Trump, Islam, and U.S. National Security
Donald Trumps’ rhetoric on Islam will greatly harm U.S. national security if he were to become the Republican presidential nominee, and will have catastrophic consequences if he were to become president. Trump has said: “I think Islam hates us,” and “There’s a tremendous hatred.” Earlier he had said that he would temporarily ban entry of Muslims to the U.S. He has also said that he would target families of terrorists and that he would bring back waterboarding and that the U.S. “should go a lot further than waterboarding.”
There is no doubt that we have been at war with Islamic fundamentalist terrorists (e.g., fundamentalist regime ruling Iran, Lebanese Hezbollah, al Qaeda, and ISIS). However, we have not been at war with the overwhelming majority of Muslims. There are 57 states that are members of the Organization of Islamic Cooperation, the main organization encompassing all the Islamic states. Islamic fundamentalists have captured states in only three countries: Shia fundamentalists in Iran; Hamas in the Gaza Strip, and ISIS in parts of Iraq and Syria. Islamic fundamentalists have partial control in Lebanon, Iraq, and Turkey. With assistance from outside powers, anti-fundamentalist forces have the upper-hand in three more: Afghanistan, Yemen, and Libya. Anti-fundamentalists control the state in 48 countries.
Islamic fundamentalists frame their jihad as the latest assertion of the 1,400-year-long war between the Christian world and Islam. The local forces that oppose fundamentalists, instead, frame the Islamic fundamentalists as reactionary, misogynist, tyrannical threats to peace, security, and welfare of the peoples in the region. Many academics consider Islamic fundamentalists to be the Islamic world’s equivalent to European fascism. This is particularly the case for many Iranian pro-democracy and progressive intellectuals and political parties. The fundamentalist and anti-fundamentalist forces in the Islamic world have been struggling for the hearts and minds of the people in the region.
Trumps’ rhetoric and framing will ensure that the fundamentalists will represent the face of Islam, and the anti-fundamentalists will be sidelined for the foreseeable future. At least one top security official in the Islamic world has already sounded the alarm. A conflict between the U.S. and Islam is not in the interests of the U.S. There are about 1.6 billion Muslims in the world (including about 3.3 million in the U.S.). There are only 322 million of us (well, minus 12 million if Trump becomes president and deports 12 million “illegal immigrants”). As the wars in Afghanistan and Iraq have demonstrated, we did not succeed in achieving our goals despite spending a great deal of blood and treasure. Since 9/11, we have had fewer than 100 Muslim Americans commit domestic terrorism. Even if one percent of Muslim Americans were to join jihad domestically due to the rhetoric and policies of a Trump presidency, we will have about 33,000 domestic Muslim American terrorists.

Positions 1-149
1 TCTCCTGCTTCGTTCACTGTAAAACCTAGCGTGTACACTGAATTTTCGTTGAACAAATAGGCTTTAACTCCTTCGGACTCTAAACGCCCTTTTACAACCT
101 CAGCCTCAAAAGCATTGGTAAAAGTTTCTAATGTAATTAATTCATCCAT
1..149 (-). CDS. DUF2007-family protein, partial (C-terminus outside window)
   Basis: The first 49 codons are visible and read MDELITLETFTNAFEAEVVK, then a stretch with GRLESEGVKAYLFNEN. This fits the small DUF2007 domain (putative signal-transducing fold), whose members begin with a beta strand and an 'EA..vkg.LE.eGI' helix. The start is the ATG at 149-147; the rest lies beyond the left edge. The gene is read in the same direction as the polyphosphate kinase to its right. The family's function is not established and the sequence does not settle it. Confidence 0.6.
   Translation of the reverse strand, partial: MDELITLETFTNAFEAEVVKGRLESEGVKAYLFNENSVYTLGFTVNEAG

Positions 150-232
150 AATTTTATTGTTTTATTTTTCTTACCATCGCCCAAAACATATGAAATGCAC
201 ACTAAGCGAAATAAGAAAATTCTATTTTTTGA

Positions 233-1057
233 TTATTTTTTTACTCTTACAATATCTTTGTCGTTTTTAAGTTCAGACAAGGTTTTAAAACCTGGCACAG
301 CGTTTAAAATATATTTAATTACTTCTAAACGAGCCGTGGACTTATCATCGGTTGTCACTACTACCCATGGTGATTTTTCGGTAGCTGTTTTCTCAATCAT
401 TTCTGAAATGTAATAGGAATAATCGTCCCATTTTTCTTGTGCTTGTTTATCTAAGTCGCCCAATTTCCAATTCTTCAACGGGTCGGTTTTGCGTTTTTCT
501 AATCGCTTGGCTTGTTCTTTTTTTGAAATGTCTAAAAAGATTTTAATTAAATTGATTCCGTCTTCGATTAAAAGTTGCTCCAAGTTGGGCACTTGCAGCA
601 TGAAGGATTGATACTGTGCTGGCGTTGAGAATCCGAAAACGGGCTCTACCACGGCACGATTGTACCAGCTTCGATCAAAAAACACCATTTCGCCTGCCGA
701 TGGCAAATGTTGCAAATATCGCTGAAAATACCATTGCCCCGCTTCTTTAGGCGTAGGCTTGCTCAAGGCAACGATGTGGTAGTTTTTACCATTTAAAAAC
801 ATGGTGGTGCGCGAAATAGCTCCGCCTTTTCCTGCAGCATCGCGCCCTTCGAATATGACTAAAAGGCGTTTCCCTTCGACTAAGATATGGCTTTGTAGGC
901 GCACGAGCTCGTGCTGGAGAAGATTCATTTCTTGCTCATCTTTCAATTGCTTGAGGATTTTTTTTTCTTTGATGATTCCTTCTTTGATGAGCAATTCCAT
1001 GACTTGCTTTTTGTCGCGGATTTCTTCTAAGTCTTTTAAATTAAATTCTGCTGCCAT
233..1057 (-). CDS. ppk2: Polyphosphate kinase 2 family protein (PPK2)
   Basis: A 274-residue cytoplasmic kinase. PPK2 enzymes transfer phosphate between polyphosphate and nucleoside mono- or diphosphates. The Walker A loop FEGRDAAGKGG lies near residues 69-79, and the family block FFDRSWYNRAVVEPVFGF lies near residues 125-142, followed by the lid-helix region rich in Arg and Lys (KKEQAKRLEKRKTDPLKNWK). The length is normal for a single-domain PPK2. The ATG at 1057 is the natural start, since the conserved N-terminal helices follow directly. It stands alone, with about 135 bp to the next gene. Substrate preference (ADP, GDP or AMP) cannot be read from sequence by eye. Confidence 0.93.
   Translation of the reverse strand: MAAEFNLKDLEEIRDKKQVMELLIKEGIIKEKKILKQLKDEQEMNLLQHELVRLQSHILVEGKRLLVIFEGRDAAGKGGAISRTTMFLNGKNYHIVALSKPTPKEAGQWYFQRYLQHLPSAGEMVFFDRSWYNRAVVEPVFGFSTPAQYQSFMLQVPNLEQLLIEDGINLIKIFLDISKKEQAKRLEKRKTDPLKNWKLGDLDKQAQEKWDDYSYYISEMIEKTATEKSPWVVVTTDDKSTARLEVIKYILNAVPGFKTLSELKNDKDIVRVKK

To succeed in conflict, wise leaders try to sow divisions among enemy ranks, and create unity among one’s own. Trump is doing the exact opposite. Today, Shia fundamentalists are at war with Sunni fundamentalists in Iraq, Syria, Yemen, and Bahrain. Moreover, Shia fundamentalists are at war with anti-fundamentalist Sunni states and groups in Saudi Arabia, Kuwait, Bahrain, and Lebanon. A war between the U.S. and Islam will cause these groups to stop fighting each other and instead target Americans. The Shia fundamentalists who rule Iran and the Sunni fundamentalists of al Qaeda hate each other. As the bin Laden documents captured by the U.S. from the bin Laden compound and recently declassified by the Office of the Director of National Intelligence illustrate, the Shia regime has provided a great deal of assistance to al Qaeda including safe passage of funds, operatives, and weapons.
Muslims do not hate the U.S., Islamic fundamentalists do. In actual fact, in large parts of the Islamic world, American troops work closely with their Muslim counterparts on a daily basis. From Afghanistan to Iraq, from Jordan to Kuwait, local Muslims and Americans work together to defeat various Islamic fundamentalist terrorists. The Middle East has been going through violent upheavals. Much of the blame rests with the pathologies of the Middle East, but a part is due to the role of European colonialism and the U.S. and USSR policies during the Cold War. Honest (and painful) discussions are necessary to discover the roots of and solutions to these problems. Trump’s rhetoric not only does not help the discovery process, it will certainly cause catastrophic harm to American national security.